"Professor Marx incorporates relevant current events into the lectures and aims to get students to better understand and challenge our own personal biases," says political science major Yahonnes Cleary '00. "For example, in his first lecture for 'Political Change in the Third World' [during the fall 1999 semester], he brought in a page of The New York Times international section in which an article about Third World poverty was placed next to a Tiffany advertisement for some thousand dollar piece of jewelry, illustrating our nation's inconsistent and almost schizophrenic concern for the world's underprivileged."


This semester, Marx had more time for his studies as he spent his sabbatical working on a comparative history of nationalism with funding from a Guggenheim fellowship. He also enjoys working with other faculty members, such as when he and Jack Snyder, the Robert and Renee Belfer Professor of International Relations, co-taught a course using their different approaches to race and war.

With related fields, Barkey and Marx sometimes have the chance to teach or interact with the same students. They have served together on dissertation committees and assisted each other in helping students get jobs. Barkey is quick to refer students attracted to South African and Brazilian politics to Marx, and Marx directs students interested in Turkey and Eastern empires to Barkey.

The new Center for Historical Social Science will give Barkey and Marx even more opportunities to work with students. "The Center will have graduate students and more senior fellows, and a set of programs and workshops on a variety of themes, including methodology, institutions and identities and democracy and inequality," Marx explains.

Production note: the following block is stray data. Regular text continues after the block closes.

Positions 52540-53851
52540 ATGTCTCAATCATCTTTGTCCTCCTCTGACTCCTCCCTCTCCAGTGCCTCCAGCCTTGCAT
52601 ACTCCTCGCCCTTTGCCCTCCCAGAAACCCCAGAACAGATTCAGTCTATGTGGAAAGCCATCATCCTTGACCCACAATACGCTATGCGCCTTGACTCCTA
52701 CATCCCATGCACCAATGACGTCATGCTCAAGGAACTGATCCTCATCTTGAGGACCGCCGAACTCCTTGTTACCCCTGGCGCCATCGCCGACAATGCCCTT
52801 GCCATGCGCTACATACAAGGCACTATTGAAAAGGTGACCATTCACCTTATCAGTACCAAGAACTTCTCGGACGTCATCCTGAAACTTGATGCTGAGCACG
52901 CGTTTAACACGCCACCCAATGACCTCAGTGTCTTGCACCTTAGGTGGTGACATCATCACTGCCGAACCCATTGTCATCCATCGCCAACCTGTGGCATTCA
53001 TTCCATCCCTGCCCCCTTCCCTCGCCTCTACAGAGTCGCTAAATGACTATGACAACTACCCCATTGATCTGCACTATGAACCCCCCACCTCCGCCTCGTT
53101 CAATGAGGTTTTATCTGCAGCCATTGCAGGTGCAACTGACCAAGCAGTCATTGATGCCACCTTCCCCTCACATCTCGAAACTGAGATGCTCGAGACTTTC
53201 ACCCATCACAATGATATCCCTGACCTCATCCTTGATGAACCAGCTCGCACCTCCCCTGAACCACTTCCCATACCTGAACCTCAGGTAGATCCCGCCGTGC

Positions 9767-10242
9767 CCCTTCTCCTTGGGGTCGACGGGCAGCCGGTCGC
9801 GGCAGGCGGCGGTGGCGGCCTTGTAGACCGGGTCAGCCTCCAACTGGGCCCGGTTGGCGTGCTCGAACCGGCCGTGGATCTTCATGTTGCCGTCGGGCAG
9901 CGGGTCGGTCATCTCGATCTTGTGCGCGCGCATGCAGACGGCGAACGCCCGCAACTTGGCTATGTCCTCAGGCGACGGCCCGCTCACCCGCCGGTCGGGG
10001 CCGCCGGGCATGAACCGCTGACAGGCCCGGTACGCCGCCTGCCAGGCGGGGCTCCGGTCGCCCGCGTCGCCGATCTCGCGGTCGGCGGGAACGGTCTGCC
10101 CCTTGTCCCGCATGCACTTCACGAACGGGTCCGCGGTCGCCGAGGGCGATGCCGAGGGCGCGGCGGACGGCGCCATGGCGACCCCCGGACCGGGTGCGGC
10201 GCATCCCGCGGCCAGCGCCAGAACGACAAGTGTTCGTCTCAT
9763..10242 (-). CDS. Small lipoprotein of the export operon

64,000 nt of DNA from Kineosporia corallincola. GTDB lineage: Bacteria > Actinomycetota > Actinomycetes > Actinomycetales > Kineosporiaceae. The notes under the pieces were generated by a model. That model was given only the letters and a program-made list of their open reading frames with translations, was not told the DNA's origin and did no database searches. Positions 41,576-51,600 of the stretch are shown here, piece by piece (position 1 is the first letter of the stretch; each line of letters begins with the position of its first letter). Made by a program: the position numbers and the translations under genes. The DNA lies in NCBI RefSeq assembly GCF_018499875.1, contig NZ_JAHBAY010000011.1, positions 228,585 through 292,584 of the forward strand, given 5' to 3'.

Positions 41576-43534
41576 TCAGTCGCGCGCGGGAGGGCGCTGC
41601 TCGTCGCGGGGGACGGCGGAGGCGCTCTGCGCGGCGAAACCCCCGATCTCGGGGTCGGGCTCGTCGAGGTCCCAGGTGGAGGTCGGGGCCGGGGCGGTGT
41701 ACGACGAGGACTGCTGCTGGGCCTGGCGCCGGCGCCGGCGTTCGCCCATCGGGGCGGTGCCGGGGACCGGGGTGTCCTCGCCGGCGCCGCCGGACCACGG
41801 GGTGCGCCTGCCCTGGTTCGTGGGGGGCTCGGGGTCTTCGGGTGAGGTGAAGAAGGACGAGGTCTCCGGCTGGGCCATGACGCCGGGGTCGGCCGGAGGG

"We're very fortunate to have Karen Barkey and Anthony Marx on our faculty," says Dean of Academic Affairs Kathryn Yatrakis. "Both come to their studies with incredible enthusiasm, and they are also active in other areas of college life."

"They contribute especially to comparative-historical social science at Columbia," Tilly says. "That's why it's such a pleasure to see them starting a new center for historical social science."

Until she moved to the United States to attend college, Barkey lived in Istanbul. Nonetheless, she says Columbia is a "recurring theme" in her life. When choosing an American college to attend, which she had to do sight unseen from Turkey, Barkey considered Columbia, and the summer before she enrolled at Bryn Mawr, she participated in Columbia's summer American Language Program for English. Later she was offered a Columbia graduate fellowship but opted instead to earn her M.A. from the University of Washington in Seattle and her Ph.D. from the University of Chicago.